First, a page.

We all have those movies we quote. A line, no matter how prevalent or obscure, creeps into our subconscious and ends up becoming a part of who we are. Whenever I find myself in a heated moment and someone points out that I’m heated, my immediate reaction is to shrug it off and reply, “calmer than you are.” Thanks to French Toast Sunday's infatuation with Clue whenever someone says the phrase, “to make a long story short” I immediately toss in, “too late.” It’s fun. I don’t just do this with friends, I do it with my family too. My mother and I will often exchange quotes from Cast Away and Silence of the Lambs while my uncle and I quote Monty Python and the Holy Grail and Deadwood a little too much. I realize Deadwood isn't a movie but they say if you put something out into the universe it becomes an experience. I don’t know who said it and clearly I’m paraphrasing but you get the point and I think the world would be a better place if there was a Deadwood film. #DeadwoodMovie #DeadwoodPancakes
When it comes to my father, there is one film among all others that we quote the most and that’s the 1976 western The Outlaw Josey Wales. Clint Eastwood’s fifth directorial effort, and one of the many films he starred in, is about a farmer whose wife and child are killed after the Civil War and he takes it upon himself to exact revenge. My father introduced me to this film at a young age. Probably too young, as is the case with most good films we see growing up. It blew me away. The film was very bleak and that was a big change for me. Up to this point I was watching Disney films (both animated and non) and musicals. I wasn’t watching men ride around on horses killing each other and struggling to survive America post civil war. I didn’t even know what the Civil War was when I watched this film. Of all the great moments and quotes in this film, this scene sticks out to me the most and I think it’s because it’s the film at it’s lightest. It’s a break from the bleakness of the west and while yes, it’s a potentially dangerous moment for Josey Wales (Clint Eastwood) and Jamie (Sam Bottoms), the danger is downplayed by two very cartoonish gentlemen (played wonderfully by Len Lesser and Doug McGrath) who hope to capitalize on the $5,000 bounty currently on Wales’ head.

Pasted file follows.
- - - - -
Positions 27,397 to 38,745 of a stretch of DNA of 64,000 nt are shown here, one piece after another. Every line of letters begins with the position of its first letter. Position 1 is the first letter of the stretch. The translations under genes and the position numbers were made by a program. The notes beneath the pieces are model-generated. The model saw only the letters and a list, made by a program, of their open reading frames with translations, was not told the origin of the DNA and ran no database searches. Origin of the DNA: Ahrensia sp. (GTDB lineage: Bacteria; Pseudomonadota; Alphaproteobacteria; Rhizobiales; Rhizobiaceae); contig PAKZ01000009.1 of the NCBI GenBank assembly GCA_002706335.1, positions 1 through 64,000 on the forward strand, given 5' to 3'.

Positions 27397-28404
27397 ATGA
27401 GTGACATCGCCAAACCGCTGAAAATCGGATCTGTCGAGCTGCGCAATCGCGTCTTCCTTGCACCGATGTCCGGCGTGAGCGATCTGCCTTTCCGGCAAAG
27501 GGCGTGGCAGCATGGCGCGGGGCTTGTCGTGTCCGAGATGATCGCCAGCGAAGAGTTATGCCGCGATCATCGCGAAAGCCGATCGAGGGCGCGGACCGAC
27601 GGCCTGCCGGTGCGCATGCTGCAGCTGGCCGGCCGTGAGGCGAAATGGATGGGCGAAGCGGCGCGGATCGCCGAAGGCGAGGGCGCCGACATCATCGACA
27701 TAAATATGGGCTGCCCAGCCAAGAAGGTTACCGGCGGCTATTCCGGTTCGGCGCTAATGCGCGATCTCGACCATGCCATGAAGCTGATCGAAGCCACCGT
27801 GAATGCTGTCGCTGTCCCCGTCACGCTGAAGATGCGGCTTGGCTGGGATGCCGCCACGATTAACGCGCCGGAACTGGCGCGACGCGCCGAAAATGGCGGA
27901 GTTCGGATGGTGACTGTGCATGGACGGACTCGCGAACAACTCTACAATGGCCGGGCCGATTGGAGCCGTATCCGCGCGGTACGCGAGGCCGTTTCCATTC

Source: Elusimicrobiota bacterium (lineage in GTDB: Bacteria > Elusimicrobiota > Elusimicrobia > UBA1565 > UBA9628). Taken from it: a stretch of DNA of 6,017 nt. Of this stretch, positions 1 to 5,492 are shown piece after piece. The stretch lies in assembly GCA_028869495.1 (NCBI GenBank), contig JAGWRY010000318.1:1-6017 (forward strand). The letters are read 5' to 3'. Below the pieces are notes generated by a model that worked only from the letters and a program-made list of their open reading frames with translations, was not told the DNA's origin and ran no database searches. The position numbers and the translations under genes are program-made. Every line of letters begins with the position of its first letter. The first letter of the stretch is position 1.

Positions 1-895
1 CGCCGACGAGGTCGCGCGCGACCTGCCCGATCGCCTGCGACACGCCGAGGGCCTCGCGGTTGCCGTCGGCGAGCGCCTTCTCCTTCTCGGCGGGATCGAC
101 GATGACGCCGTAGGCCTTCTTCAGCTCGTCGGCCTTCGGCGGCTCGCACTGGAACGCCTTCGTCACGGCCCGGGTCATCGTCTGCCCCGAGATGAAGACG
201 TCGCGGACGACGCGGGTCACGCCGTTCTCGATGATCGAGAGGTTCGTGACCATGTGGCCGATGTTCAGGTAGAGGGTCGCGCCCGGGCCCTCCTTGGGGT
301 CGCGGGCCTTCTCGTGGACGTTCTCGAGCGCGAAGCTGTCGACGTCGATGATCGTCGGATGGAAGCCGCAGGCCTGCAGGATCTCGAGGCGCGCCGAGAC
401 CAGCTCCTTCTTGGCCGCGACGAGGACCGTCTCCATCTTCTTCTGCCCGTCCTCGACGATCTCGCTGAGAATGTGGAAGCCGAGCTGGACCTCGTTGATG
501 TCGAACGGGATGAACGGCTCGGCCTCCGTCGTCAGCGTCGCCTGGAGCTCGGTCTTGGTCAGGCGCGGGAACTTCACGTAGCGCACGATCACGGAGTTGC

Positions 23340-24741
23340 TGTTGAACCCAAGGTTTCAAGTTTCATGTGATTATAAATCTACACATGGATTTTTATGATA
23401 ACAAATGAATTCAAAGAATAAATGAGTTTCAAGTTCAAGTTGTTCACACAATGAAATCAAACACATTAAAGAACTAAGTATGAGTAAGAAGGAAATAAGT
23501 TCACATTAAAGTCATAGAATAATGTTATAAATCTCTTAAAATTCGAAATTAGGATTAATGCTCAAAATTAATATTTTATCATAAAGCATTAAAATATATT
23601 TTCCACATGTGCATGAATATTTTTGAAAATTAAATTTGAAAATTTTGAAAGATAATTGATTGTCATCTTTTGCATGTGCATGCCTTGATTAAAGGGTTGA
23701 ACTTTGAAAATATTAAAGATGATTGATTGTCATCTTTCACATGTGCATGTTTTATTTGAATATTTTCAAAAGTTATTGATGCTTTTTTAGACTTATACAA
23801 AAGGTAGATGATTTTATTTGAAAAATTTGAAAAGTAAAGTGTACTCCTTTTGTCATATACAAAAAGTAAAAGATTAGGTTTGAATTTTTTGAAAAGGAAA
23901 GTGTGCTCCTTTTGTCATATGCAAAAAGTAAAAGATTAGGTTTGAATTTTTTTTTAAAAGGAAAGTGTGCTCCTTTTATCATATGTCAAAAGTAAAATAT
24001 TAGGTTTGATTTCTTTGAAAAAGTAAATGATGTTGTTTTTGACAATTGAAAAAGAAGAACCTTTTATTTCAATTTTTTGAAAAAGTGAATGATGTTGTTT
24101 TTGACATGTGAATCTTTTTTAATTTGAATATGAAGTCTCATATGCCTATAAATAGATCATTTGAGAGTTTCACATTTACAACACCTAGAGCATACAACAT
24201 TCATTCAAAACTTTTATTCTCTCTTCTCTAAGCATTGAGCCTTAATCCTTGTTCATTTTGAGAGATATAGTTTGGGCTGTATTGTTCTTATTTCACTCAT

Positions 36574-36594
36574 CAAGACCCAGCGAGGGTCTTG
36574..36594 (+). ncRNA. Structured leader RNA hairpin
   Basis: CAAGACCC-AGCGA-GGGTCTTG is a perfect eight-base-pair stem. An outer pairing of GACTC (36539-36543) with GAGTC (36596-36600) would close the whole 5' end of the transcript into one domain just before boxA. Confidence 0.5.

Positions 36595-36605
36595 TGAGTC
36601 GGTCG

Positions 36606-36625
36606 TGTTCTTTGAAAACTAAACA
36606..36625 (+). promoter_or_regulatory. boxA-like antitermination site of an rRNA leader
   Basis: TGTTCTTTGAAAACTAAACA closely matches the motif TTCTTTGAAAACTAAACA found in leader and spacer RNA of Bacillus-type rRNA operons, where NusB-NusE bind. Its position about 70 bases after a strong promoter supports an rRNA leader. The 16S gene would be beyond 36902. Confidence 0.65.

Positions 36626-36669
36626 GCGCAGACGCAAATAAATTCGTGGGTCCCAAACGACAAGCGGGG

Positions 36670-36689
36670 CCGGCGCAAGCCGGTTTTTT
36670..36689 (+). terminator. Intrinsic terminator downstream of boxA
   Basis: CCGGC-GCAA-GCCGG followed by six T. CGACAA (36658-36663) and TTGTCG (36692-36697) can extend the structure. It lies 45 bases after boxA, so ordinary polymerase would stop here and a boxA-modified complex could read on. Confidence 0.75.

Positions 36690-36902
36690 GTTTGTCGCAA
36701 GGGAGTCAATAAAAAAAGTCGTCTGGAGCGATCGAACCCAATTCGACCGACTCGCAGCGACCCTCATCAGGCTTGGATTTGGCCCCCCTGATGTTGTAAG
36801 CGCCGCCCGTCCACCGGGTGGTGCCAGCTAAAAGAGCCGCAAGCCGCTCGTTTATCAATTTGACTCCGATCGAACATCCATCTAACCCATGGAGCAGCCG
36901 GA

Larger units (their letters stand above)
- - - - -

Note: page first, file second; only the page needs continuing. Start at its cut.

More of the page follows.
The scene might seem unnecessary but I always found it to be important. Throughout the film, Josey continually tries to be left alone and fight his battles himself but he always manages to have a companion. Often times, that companion proves vital either by saving his life or by helping Josey get to the next step of his revenge. This moment is no different as Jamie serves as a distraction while Josey lays the final blow. Or shot. However you want to word it. It also shows how much colder Josey has become. He doesn’t want to deal with Jamie’s health problems, he refers to earth as “Hell’s creation” and he leaves the dead bodies behind so the buzzards and worms have something to eat. Cold. Blooded.
There isn’t a line from this scene that my father and I don’t quote to one another. Each one has it’s own unique purpose and perfect moment of execution. I can remember as a kid coming to my father for something and whenever I began a question with, “Hey Dad…” sixty percent of the time my father would reply “I ain’t your pa…. now shut up!”. I can see how this might seem cruel cause when you read it on paper without proper context or inflection it definitely gives that vibe off, but I can promise you it was said with love most of the time. There have also been times where lines were inserted in situations they had no place being in. I can remember several times while driving, a car would put on a turn signal, showing its intent to merge into our lane in front of us and I’d slide in, “Watch him Abe” to which my father, again, lovingly, would reply, “shut up Lige…” And before you ask, yes I have been threatened with beatings using a knotted plow line. The only other film my father and I quote so frequently to each other is Blazing Saddles, but that’s another scene for another Friday.